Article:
Spectrum pricing: Why Sibal is right and Yashwant Sinha wrong

New Delhi: Scam or no scam? BJP's Yashwant Sinha has alleged that a drastic reduction in base price for spectrum, as recommended by telecom regulator Trai, will favour "few operators" at the cost of national exchequer. Another Trai suggestion, that spectrum usage charges (SUC) be reduced to a flat 3 percent, has also come under flak from Sinha.

Telecom minister Kapil Sibal is obviously not amused. An agency report this morning quotes him as saying "Previously, they said the process was not followed, there was a scam. Now when the process is being followed, there is a scam. Yashwant Sinha should tell us how to auction spectrum and at what price because he seems to be an expert in everything. Yashwant Sinha should think before he makes wild and baseless allegations."

Well, the two issues under contention here are whether spectrum base prices should be lowered or not and whether SUC should be lowered to flat 3 percent against 3-8 percent now. On both counts, Sibal seems to be moving in the right direction:

 Spectrum pricing: Why Sibal is right and Yashwant Sinha wrong

Kapil Sibal. AFP

1) Base price for an auction is the starting price below which bidders cannot place their bids for spectrum or airwaves. It is not the final price, which is subsequently discovered during the auctions. A recent editorial in the Indian Express pointed out that while there is a tapering in the growth of new subscribers for plain-vanilla voice calls, the market for data — people using their smart phones/dongles to surf the internet — has taken off dramatically. Naturally then, firms will pay the highest amounts in the auction for the spectrum that helps them serve this fast-growing market, and not as much for the spectrum used to service just the "voice" customer. This means they will pay more for 900 mhz and 2100 mhz spectrum, and less for the 1800Mhz spectrum.

The upcoming auctions will offer 1800 mhz spectrum in all circles, 900 mhz airwaves in only three circles and there is as yet no timeline or proposal for auctioning 3G airwaves or 2100 mhz. So Mr Sinha, why would telcos want to begin bidding at a very high base prices for spectrum bands which are anyway not going to hold as much value as before for them? There is a very real possibility of another failed round of auctions if base prices are hiked unncessarily. Trai  has recommended that the reserve price for 900 mhz band be cut by about 60% while the price for 1800 mhz be lowered by about 37%. The Telecom Commission has already raised the bar on both bands, by suggesting a 25% and 15% increase over and above the Trai recommendations.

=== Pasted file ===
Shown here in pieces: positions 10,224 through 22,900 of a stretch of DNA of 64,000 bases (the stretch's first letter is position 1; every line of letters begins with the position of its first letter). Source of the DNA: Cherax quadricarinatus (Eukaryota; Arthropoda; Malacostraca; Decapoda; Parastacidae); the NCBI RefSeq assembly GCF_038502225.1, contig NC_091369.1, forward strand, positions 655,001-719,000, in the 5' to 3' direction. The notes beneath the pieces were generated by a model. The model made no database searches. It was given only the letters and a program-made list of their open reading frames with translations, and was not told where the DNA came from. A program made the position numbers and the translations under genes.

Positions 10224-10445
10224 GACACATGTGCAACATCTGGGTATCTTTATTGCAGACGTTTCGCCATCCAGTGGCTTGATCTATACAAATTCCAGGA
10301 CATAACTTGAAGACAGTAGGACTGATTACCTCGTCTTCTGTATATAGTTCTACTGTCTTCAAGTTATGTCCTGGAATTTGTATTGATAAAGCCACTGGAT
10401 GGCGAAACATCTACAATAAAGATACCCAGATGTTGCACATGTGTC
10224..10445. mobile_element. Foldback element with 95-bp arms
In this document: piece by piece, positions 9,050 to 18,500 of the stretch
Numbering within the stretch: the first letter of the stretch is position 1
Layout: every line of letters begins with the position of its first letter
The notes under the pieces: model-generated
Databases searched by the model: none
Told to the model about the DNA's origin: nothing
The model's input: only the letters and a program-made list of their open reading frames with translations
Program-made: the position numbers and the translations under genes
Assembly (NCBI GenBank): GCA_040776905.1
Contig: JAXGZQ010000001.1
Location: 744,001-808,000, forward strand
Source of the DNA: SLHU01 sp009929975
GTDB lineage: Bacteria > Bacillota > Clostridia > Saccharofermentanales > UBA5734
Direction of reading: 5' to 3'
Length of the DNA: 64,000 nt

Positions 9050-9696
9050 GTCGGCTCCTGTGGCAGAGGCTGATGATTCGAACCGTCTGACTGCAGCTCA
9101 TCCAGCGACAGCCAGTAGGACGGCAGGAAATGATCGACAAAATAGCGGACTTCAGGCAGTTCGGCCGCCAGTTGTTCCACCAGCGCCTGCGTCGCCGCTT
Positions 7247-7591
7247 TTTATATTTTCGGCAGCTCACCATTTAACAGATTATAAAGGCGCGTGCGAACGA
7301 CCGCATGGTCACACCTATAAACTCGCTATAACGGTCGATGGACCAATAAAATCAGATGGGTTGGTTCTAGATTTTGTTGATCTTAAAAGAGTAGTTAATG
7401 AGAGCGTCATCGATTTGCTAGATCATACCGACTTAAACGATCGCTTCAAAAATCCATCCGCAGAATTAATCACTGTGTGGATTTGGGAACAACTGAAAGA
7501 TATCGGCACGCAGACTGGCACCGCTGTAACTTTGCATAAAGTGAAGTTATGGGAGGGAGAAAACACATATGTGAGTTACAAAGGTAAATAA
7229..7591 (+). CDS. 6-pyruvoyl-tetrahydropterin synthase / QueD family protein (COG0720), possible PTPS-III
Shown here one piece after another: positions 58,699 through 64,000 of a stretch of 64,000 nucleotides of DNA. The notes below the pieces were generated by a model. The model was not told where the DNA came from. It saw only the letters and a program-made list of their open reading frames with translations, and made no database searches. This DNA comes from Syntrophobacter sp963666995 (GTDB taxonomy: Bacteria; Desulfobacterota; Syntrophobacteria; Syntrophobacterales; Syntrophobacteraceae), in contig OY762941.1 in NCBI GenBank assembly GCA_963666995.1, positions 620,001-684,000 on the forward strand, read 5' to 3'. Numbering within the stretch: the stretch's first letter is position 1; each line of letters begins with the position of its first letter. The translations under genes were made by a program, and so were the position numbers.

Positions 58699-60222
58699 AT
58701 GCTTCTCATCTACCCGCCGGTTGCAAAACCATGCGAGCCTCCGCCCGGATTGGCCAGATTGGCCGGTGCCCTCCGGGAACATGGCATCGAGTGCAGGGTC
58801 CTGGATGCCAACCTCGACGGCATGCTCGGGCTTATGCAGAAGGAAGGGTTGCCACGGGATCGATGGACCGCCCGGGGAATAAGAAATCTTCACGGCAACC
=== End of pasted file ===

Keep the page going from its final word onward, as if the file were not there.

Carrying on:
2) In May 2010, telcos paid more than Rs 50,000 crore for 3G airwaves in an auction where base prices had been set high. This amount is now weighing profits down as it did not yield commensurate revenue. In comparison for 2G airwaves, the all-India licence was pegged at Rs 1,650 crore then. In the case of 3G airwaves, which as we said earlier, are preferred since they aid data transmission, high base prices were compounded by unrealistic bids that telcos themselves placed. It led to heavy debt on telco balance sheets and not one telco was able to win pan-India 3G spectrum. So high base prices do not necessarily help the industry going forward, they may at best discourage serious players from coming forward in the auctions.

3) Speaking after the Q2 results yesterday, Vodafone India's CEO and MD Marten Pieters had said that levying high rates of SUC is like penalizing the big telecom companies for having more subscribers. At present, SUC is charged according to a slab rate which varies between 3 percent and 8%, with the big telcos per force paying more since they have larger operations with more spectrum than smaller operators in most telecom circles. Sinha's assertion that capping SUC at 3 percent will mean "huge benefits to existing operators" and lead to "windfall" gains for incumbents is made keeping perhaps the big three telcos - Bharti, Vodafone and Idea Cellular - in mind. Well, world over the telecom market in mature economies sustains just 3-4 big players instead of having 12 operators (as in India) with almost none financially robust. What is to be gained by funding the exchquer if the telecom industry is unable to have viable, robust players? For sustained profitability, telcos must be charged SUC at reasonable rates. Already, because of legacy issues, there are various complexities involved in bringing everyone to a flat 3 percent rate - complexities introduced by previous regimes in the way spectrum was allocated.

Lets not complicate matters further.

An Empowered Group of Ministers (EGoM) is scheduled to meet on November 22 to consider spectrum pricing issues, after which the Union Cabinet will finalize prices.

Updated Date: Nov 13, 2013 17:11:27 IST